Looks like the Yes Men will have to keep their day jobs.

U.N. Climate Summit

The leaders of the world met last week at the United Nations Building in New York City to discuss the global strategy to combat climate change in preparation for the Copenhagen Summit set for December.

President Obama stressed the necessity for all nations to work together to construct a comprehensive climate change treaty. He urged developed nations to take responsibility for past polluting habits and urged developing nations to act responsibly as they grow.

You can listen to President Obama’s speech on the New York Times website.

Billboard’s Women in Music Event and the Rising Star Recipient

According to articles from Billboard.com, The Billboard Women in Music Event “celebrates the most powerful and talented women in the music business and is also held in conjunction with the Women In Music Power Players List issue, which recognizes the top female music executives who are leading the industry with their artistic and business vision.”

This year’s event will be taking place on this Friday, October 2, 2009 in New York City. Today, it was announced that New Yorker Lady Gaga, will be named this year’s “Rising Star”. Lady Gaga has been making a splash lately from being named the third artist ever in history to have three No. 1 singles on the Top 40 Airplay chart to her wild outfits she wore to the 2009 MTV VMAs.

As said in today’s Billboard.biz article, Lady Gaga is “one of those rare examples of a truly unique artist with mass appeal,” says Bill Werde, editorial director of Billboard. “She has established herself as one of today’s top songwriters, and the whole world is waiting to see what her next outrageous but brilliant move or style will be. It is that ongoing anticipation, combined with her success that makes her a rising star.”

To read the article, take a look here and check it out.

Here is Lady Gaga’s performance at the 2009 MTV VMAs:

A Music Blog Moves Beyond the Screen

Being a regular blog reader means never being surprised by what other blogs do. You are on top of all of the happenings of the blog and you know what the blog is about. So it was a pleasant surprise to find out that the Brooklyn Vegan, a popular Brooklyn music blog, does showcases!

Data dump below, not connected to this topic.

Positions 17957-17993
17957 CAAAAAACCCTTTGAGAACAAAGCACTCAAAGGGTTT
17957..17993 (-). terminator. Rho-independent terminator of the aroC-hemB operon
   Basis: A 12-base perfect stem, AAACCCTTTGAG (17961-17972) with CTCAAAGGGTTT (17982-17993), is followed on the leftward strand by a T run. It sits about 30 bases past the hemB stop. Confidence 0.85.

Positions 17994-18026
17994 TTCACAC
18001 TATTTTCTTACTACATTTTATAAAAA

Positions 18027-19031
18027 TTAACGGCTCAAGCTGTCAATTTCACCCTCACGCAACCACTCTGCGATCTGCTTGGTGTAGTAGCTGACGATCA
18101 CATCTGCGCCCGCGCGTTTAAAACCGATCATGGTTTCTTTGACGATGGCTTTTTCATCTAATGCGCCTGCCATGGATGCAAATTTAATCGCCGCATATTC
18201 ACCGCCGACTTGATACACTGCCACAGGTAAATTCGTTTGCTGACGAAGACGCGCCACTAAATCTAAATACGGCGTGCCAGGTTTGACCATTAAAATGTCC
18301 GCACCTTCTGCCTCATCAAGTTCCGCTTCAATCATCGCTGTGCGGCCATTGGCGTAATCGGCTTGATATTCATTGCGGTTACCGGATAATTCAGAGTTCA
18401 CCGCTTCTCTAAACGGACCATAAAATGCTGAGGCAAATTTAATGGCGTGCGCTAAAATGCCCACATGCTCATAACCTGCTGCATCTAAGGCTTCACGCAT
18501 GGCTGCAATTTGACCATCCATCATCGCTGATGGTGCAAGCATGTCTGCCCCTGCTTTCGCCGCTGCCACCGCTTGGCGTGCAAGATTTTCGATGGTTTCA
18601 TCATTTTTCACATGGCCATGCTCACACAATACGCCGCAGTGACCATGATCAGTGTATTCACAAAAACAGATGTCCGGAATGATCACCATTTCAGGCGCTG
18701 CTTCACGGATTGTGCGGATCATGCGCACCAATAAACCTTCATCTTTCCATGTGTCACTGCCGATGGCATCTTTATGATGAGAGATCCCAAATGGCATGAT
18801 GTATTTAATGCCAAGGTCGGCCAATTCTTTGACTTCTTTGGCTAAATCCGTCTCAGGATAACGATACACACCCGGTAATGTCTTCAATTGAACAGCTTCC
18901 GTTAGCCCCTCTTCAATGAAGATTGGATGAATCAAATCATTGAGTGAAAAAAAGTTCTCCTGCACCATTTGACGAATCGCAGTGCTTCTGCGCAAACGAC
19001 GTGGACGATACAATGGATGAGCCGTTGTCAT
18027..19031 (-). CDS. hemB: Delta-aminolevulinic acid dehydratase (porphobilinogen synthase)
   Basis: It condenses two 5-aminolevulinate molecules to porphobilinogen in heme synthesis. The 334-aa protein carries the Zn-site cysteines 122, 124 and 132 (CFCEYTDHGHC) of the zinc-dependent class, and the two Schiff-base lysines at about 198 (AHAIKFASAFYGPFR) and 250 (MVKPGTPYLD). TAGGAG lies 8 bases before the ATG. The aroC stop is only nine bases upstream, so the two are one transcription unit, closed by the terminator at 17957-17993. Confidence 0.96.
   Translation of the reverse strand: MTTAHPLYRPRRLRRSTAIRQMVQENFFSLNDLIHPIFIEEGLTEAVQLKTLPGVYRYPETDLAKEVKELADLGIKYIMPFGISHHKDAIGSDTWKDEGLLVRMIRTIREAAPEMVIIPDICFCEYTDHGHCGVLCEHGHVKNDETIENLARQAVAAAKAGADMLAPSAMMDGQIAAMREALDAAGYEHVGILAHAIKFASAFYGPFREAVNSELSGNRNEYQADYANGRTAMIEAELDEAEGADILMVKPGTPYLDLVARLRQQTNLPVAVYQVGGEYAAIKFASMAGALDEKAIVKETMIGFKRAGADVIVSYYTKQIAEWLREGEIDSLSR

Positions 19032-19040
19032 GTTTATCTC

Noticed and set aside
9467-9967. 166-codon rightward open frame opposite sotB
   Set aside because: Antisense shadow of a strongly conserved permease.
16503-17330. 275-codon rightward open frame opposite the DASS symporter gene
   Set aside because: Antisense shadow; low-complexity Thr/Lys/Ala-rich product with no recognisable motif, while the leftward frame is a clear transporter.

Being a sometimes reader, this blogger never thought about music blogs moving beyond the computer screen. However, it does make sense. Music bloggers are suppose to be talking about what is happening in music and making their readers aware of the hidden gems that they discover. Instead of just writing about it, the Brooklyn Vegan has taking it one step further and decided to give a showcase with CMJ, (College Music Journal). Turns out, this is something that has been happening for the past few years.

This year’s showcase takes place at the Music Hall of Williamsburg on Tuesday, October 20, 2009 at 6 p.m. You can read more about it at the Brooklyn Vegan and get tickets here.

Here is a video found on YouTube of a band that played at the Brooklyn Vegan Showcase at CMJ 2006.

“It’s a good way to escape, but the problems, they are always there.”

One more enclave of woes has been uncovered here in New York; it seems that heroin usage is heightening while the users’ ages are shrinking. Today, more New Yorkers in their teens and early 20’s are becoming addicted to this  soul crushing substance. Heroin, like many other narcotics, claims the lives of many of its users. Cara Buckley wrote about the rise of heroin-addicted youth on Long Island in her September 25, 2009 article “Young and Suburban, and Falling for Heroin”. She mentions that, in relation to other popular drugs such as cocaine, heroin is cheaper and longer lasting.

In this economic recession, many people have had to let go of some comforts. Surely, this is felt by more than just one group, but it trickles down even to children, whose parents are worrying how they will pay their rent or send them to college in the coming years. It seems that now would be a time where some people, desperate to make ends meet would be more inclined to sell drugs, and some people, facing these heightened pressures would be more inclined to use. An article which elaborates on this idea is written roughly one year ago is, “Recession leads to drugs and depression,” by John Hurlburt.

If this becomes a public struggle as it was in the 1970’s, New York would suffer a dramatic change from its current standing as the safest big city in the United States, reports the FBI. The 1970’s heroin epidemic existed in a dirty crime ridden New York, amid a fiscal crisis. “In the ’70s, a bag of heroin — enough to get a user high once — cost $30 and was about 28-percent pure. Today, it’s 80 percent to 90 percent pure, which makes it powerfully addictive, and it sells for $4 a bag — cheaper than a six-pack of beer,” reports Anthony Brooks in his 2004 article, “Heroin in America.”

Hopefully the current fiscal crisis, will soon join the past.


from Cartoonstock.com